Fwd: Fwd: Re: Free Will debate

From: fudley (fuddley@fastmail.fm)
Date: Sat Dec 31 2005 - 00:32:53 MST

On Sat, 31 Dec 2005 01:35:51 -0500, "fudley" <fuddley@fastmail.fm> said:
> On Fri, 30 Dec 2005 "Richard Loosemore" <rpwl@lightlink.com> said:
> > Could you say which of the journals that I
> > cited in my last message you have consulted?
> None. And how many times has an article In Nature or Science or Physical
> Review Letters or Cell or New England Journal of Medicine or Lancet
> cited ANYTHING in ANY of the ďjournalsĒ you mentioned? None.
> > Consider the idea that there may be some
> > "causes" that are not local in this universe.
> If everything caused something to happen itís almost equivalent to
> saying nothing caused it. An electron went through the left slot not the
> right because of what an atom in the Andromeda galaxy 2 million light
> years away was doing, and it was doing what it did because of an atom in
> the Hydra cluster 8 billion light years away. For me to predict what the
> electron will do Iíd have to know all there is to know about the
> universe; I am comfortable in calling that random
> > You set up a quantum-event controlled random
> > number generator (the numbers coming out are
> > determined by exact timing of the decay events
> > of a radioactive substance, for example).
> > Now you ask a person to try to influence it to
> > make certain numbers come out more often.
> > Now suppose that the first time you try the
> > experiment, the numbers are indeed grossly
> > skewed in the desired direction.
> > Was it random? No, it wasn't.
> And how do you know it was random or not? I hit a golf ball 300 yards
> and it lands on a blade of grass, the possibility the ball will land on
> that blade is extremely remote, but there it is. Somebody is going to
> win the lottery.
> > Did it have a normal-physics cause? No:
> > quantum mechanics states that nothing
> > can bias the radiocative decays to happen
> > according to certain pattern.
> If you were to actually do this and most importantly it was repeatable
> then you have found a flaw in Quantum Mechanics, you will have found
> that the radioactive decay can be influenced by something, in this case
> the mental state of the experimenter and so unlike what we had thought
> radioactive decay is not random but deterministic. If that happened then
> any halfway intelligent person would admit that psi existed and we would
> not be having this debate.
> But that would not change the fact that everything, absolutely
> positively 100% everything happens because of cause and effect OR it
> does not, and if it does not then it is random.
> > the exact connection between "thought" and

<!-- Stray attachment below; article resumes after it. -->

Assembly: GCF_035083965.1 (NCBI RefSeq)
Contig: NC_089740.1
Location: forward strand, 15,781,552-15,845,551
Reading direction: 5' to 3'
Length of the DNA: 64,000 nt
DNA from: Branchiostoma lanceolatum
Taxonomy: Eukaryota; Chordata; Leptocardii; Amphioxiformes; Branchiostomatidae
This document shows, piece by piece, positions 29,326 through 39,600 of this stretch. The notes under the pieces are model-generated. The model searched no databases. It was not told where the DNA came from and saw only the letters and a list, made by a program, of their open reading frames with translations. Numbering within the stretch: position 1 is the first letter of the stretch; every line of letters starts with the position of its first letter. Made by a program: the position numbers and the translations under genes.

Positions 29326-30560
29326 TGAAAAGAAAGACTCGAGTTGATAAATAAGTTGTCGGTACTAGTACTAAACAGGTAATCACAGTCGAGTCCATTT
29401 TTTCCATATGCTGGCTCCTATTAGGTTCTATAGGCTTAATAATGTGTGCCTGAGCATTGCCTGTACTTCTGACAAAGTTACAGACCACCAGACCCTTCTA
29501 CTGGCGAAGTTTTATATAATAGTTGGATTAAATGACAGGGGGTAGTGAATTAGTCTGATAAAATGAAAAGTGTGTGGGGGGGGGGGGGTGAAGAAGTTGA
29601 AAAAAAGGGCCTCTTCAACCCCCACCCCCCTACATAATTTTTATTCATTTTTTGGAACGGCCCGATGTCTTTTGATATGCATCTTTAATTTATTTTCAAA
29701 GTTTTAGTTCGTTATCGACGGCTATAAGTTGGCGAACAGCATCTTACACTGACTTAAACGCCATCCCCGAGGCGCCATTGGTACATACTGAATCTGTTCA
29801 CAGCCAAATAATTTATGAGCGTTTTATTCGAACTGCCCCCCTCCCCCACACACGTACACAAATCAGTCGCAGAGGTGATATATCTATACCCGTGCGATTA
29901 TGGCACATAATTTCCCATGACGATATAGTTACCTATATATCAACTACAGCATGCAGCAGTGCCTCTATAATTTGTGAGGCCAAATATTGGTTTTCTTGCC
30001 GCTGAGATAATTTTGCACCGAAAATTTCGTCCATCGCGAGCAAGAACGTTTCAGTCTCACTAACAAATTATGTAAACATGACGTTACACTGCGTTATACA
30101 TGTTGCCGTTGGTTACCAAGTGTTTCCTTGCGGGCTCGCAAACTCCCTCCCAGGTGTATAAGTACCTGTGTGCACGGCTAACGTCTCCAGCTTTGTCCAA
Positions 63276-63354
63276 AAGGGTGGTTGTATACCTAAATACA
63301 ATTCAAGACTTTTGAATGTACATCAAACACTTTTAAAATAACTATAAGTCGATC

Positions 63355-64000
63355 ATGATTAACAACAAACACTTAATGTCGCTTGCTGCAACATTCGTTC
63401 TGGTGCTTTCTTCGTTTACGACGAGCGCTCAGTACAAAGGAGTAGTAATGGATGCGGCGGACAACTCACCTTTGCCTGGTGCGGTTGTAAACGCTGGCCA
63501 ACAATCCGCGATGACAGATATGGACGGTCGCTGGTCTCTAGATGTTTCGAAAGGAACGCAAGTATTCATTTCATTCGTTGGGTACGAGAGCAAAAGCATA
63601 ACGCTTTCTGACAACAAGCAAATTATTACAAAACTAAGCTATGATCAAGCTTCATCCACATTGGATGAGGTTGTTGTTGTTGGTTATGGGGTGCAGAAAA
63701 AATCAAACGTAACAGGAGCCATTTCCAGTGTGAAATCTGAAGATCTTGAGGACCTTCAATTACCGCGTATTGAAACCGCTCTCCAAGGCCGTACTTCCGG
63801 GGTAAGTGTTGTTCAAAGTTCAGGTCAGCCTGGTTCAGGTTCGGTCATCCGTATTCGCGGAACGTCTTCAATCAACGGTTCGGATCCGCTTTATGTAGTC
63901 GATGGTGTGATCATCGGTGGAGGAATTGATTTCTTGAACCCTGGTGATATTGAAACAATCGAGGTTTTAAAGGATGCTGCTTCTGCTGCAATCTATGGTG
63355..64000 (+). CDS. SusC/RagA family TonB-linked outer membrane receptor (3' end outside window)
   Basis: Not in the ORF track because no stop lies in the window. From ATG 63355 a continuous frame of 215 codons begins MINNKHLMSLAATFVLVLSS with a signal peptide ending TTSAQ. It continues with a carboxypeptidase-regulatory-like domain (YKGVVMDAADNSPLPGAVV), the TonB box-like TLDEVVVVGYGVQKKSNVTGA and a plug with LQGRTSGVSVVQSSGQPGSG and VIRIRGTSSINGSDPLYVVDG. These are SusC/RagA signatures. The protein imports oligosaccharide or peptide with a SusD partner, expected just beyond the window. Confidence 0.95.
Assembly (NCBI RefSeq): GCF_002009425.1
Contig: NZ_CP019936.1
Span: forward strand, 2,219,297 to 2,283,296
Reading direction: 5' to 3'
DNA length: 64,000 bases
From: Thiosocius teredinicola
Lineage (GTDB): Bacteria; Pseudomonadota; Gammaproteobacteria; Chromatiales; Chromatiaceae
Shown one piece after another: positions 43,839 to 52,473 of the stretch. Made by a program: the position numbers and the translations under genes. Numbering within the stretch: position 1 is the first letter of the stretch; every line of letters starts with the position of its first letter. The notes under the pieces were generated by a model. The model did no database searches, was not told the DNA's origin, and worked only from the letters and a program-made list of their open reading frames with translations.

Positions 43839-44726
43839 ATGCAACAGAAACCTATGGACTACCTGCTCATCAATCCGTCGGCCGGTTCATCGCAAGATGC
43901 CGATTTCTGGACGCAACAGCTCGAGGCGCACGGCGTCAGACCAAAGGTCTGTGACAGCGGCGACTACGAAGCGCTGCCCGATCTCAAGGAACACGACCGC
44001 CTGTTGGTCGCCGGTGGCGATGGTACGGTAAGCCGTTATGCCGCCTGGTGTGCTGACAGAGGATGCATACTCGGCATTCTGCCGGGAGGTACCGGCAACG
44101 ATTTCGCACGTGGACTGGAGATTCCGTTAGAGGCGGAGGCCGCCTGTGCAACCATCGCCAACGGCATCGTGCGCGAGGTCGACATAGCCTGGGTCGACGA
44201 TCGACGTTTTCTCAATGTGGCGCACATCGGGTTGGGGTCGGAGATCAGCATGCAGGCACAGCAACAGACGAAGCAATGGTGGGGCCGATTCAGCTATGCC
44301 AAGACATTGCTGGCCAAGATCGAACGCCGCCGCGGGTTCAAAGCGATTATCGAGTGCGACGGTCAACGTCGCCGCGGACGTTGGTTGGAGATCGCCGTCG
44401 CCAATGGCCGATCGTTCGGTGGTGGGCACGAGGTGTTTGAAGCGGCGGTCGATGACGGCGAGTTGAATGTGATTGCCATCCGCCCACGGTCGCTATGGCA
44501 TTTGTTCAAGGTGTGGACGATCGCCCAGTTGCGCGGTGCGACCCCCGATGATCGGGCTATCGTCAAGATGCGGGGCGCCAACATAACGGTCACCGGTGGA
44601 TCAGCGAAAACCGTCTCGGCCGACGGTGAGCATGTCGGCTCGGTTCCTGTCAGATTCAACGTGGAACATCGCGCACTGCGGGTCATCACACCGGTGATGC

> > effect seems to come and go, sometimes
> > working and sometimes not, sometimes doing
> > the opposite of what you planned, sometimes
> > fading away if you get bored and do the
> > experiment too many times. This is what
> > I meant by capricious.
> Itís an odd coincidence that capriciousness is exactly precisely what
> you would expect to see if the psi phenomena were one big load of
> ridicules stinking crap.
> Me:
> You:
> > Could you explain in more detail what you mean by this?
> Iím really sorry if you donít understand what I was trying to say, I
> thought my meaning was clear, but apparently not. I just donít know how
> to express my opinion more directly. I wish I were more eloquent. Sorry.
> > Who was the guy who came up with the theory of
> > continental drift? Was it Wegener? Is your
> > study of the history of science as patchy and
> > selective as your grasp of current research?
> > Or would you care to put, alongside your
> > account of Roentgen, an account of what
> > happened to Wegener as well?
> OK. Alfred Wegener published his theory of continental drift in 1915 and
> it was correct, but it was not well received. Like Roentgen he was
> right, like Roentgen he had no theoretical explanation for what he
> claimed to see, like Roentgen he made an extraordinary claim, but unlike
> Roentgen he did not have extraordinary evidence, he did not have the
> equivalent of a photograph of the bones in his wifeís hand. And Iíve got
> to tell you, the fact that Wegener was not a geologist but a
> meteorologist would not add to his credibility if I were a professional
> geologist. It took 45 years to come up with good enough evidence to
> convince people that he was right, and that is a dismal record I think.
> I wish the scientific community had done better.
> One the other hand people have believed in the paranormal for many many
> thousands of years, about as long as humans have been human; but in all
> that time they have never been able to produce, ironclad, excellent,
> good, pretty good, or even mediocre evidence that the phenomenon
> actually exists.
> People have investigated it with the Scientific Method, or claimed they
> have done so, for well over a century. The net result of all that
> intense effort is, drum roll please, is, is, is,ÖÖ precisely nothing.
> After more than a century of vigorous research parapsychology
> ďscientistsĒ have contributed exactly precisely nothing to the sum total
> of human knowledge. ZERO.
> Just between you and me, I think itís time to move on to something else.
> John K Clark
> --
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